Divided into 5 chapters , the music is tremendously effective even if one does not understand the language. There is a new wind in Polish prog , a new found vigor and energy that is highly evident in recent releases by stalwarts like Riverside, Millenium, Believe, After and Satellite, as well as newcomers like Soma White, Votum, Lebowski and many others. Characterized by modern keyboard techniques, harder edged guitar pyrotechnics as well as bold incursions into a fantasyland of tones and sounds that are truly magnificent. The live scene is also vibrant (check out all the Katowice live DVD releases, amazing!) and Lizard pull no punches, as their new theatrical material is totally resplendent, giving the listener a curiously imaginative experience that transcends the expected and formulaic.

'Chapter I' is a bombastic, dive bombing flurry of tortured guitars, deranged synths, goose- stepping bass and dictatorial drums, over which Damian unleashes a Polish version of Marillion-era Fish theatrics. Starting out with careening screeches, somber reptiles lurking in the Gdansk shipyards waiting for that one day to be unleashed by events beyond the secret police's talons. Echoes of stolid depression and barely contained rancor, the atmospherics are as overbearing as a five-year plan of gross incompetence and elitist corruption. Ominous sounds that morph into a steamroller riff, a relentless monolith, all held together with some catchy soloing of the finest caliber!

The beginning of 'Chapter II' is the polar (pun again) opposite, a trembling vocal-only that nods at early King Crimson, reinforced as the booming torrent kicks in lustily, just like 'in the Wake of Poseidon', not surprising in lieu of Lizard's early career as a KC cover band. The hints are obvious and highly reverential, as the Crimson King was quite popular behind the once Iron Curtain, a band that always, like them or not, stretched the boundaries of acceptability and norm. Axeman Daniel Kurtyka squeezes some zealous passion out of his electrified strings, while new drummer Aleksander Szalajko prefers a muscular approach, making this a lively and intense affair.

'Chapter III' is short, breezier and chattier, Damian rambling nicely over some clavinet and funky guitar riffs, as the bass powers through the arrangement, thus displaying a much wider and cinematographic tendency. Doesn't stop Kurtyka to mistreat his instrument and the assorted pedals at his disposal. After the explosive climax, gentle ripples of sweet synth and pastoral acoustic riffing returns. A jazzier side that is most welcome, almost like a Polish Stealy Dan!

'Chapter IV' is the same 7 minutes in length as the preceding piece and perhaps my favorite on this inspired disc, a highly evocative groove piece loaded up with unbridled emotion, subtle playing and a foreboding sense of doom. This is exactly my style, a contrast between menacing and pastoral, simple technically but oh so cool as the electric piano suddenly relays a stupendous vibe! Tanistra cuts a fierce bass solo through the jangly riffing, just propelling this amazing piece forward. I mean, wow! Stunning!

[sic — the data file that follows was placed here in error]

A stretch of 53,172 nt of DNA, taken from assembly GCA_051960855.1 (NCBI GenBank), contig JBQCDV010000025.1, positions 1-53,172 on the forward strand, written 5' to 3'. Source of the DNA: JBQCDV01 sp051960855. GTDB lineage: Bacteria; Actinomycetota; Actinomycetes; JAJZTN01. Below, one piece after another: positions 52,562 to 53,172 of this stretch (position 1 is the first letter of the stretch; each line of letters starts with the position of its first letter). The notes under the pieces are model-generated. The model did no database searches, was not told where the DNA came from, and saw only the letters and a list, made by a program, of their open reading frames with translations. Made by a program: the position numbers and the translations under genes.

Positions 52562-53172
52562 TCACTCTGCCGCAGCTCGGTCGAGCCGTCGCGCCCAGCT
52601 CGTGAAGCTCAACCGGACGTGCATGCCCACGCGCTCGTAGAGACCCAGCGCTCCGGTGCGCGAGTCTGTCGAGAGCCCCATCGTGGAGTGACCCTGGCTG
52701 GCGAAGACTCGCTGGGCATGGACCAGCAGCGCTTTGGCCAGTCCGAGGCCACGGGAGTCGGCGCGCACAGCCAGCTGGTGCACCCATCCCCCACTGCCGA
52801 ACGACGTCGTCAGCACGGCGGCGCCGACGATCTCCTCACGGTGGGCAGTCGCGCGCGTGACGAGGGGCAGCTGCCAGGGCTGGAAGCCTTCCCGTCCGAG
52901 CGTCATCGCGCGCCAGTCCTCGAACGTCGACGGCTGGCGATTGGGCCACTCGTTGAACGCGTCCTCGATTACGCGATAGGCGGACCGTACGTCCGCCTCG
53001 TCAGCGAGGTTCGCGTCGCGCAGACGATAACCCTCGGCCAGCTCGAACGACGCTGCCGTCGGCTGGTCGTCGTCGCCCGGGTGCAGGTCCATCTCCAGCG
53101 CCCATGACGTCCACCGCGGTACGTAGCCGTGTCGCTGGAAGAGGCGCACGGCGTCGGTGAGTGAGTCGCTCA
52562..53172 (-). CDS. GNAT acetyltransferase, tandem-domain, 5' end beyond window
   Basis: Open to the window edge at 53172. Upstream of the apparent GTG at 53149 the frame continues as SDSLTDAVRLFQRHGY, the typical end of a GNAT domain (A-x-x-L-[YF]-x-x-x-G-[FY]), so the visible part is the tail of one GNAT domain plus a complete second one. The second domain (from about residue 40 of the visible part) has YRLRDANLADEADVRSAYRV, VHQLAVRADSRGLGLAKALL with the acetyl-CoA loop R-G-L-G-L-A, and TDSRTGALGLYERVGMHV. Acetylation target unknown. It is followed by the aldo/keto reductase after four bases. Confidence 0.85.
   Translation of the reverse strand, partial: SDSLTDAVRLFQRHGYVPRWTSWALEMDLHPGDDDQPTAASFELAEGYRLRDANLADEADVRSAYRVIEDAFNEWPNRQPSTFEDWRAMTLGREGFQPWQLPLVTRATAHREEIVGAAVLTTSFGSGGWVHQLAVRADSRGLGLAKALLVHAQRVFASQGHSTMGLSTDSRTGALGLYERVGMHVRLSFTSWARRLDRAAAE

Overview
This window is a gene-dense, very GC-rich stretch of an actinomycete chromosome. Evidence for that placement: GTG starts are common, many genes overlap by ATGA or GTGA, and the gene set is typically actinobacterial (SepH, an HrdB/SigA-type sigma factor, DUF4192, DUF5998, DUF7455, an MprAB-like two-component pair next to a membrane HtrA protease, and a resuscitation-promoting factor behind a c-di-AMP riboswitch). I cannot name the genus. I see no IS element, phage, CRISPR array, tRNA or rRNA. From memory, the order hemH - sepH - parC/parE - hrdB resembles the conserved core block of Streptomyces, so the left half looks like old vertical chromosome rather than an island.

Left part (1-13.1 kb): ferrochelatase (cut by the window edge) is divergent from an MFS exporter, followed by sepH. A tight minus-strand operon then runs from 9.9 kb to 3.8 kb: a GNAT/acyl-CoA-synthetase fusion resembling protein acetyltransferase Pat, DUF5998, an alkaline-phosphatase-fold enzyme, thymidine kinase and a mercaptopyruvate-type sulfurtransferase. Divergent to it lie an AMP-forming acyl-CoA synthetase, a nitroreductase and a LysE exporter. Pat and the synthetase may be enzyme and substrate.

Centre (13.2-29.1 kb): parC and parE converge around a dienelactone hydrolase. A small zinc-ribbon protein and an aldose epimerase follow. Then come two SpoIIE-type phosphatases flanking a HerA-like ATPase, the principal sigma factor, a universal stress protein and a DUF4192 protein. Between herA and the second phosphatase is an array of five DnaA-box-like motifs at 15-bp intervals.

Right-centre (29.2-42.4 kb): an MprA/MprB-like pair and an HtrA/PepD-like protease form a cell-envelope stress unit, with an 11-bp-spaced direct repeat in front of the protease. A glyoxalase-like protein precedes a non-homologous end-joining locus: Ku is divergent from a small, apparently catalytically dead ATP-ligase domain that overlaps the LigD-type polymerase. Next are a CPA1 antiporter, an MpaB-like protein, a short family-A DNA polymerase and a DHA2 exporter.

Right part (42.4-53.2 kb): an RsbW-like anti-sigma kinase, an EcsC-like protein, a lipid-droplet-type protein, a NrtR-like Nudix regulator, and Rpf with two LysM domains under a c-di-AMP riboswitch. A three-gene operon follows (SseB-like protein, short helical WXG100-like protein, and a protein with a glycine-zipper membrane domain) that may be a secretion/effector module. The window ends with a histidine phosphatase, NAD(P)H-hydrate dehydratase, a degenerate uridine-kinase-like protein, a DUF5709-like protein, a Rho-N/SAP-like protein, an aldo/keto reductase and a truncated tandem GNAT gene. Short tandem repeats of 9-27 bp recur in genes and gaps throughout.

'Chapter V' has that deadly combination of acoustic guitar, mellotron and vocals, a progressive classic formula if there ever was one. A brilliant 13 minute + finale forces the listener to succumb to the trials and tribulations of denial as well as political survival, just like the Devil dealt with the Politburo! Undelivered promises and caged suffering that thankfully lasted only 50 years, a slew of minds released from oppressive bondage and rigorous incompetence! These thoughts are perfectly expressed by the twisting and colliding instrumentation, harsh riffs and immovable pulsations. Vitriolic cascades of KGB keys, crushing Gulag guitars, nasty Beria bass and Stalinist drumming.

'Master & M' represents Lizard's finest achievement and an all-out 2013 classic! A finely crafted and entertaining symphonic prog album that will please all fans, even those who do not comprehend the lyrics. The music thus will speak for itself! The brooding cover art eerily resembles the Flower Kings latest, lots of metallic gray amid a splotch of red, a wink at the oppression suffered by the Central and Eastern Europeans alike.

5 Barbed wires

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Send comments to tszirmay (BETA) | Report this review (#1097881) | Review Permalink
Posted Sunday, December 22, 2013

Latest members reviews

5 stars Probably the coolest album I've heard from 2013 and definitely the one I'm most hooked on. Not since MAD CRAYON's 2009 release, Preda, have I heard an album with so many diverse influences so well melded together. There's KING CRIMSON--lots of King Crimson--but the band has somehow enmeshed within i ... (read more)

Report this review (#1046986) | Posted by BrufordFreak | Saturday, September 28, 2013 | Review Permanlink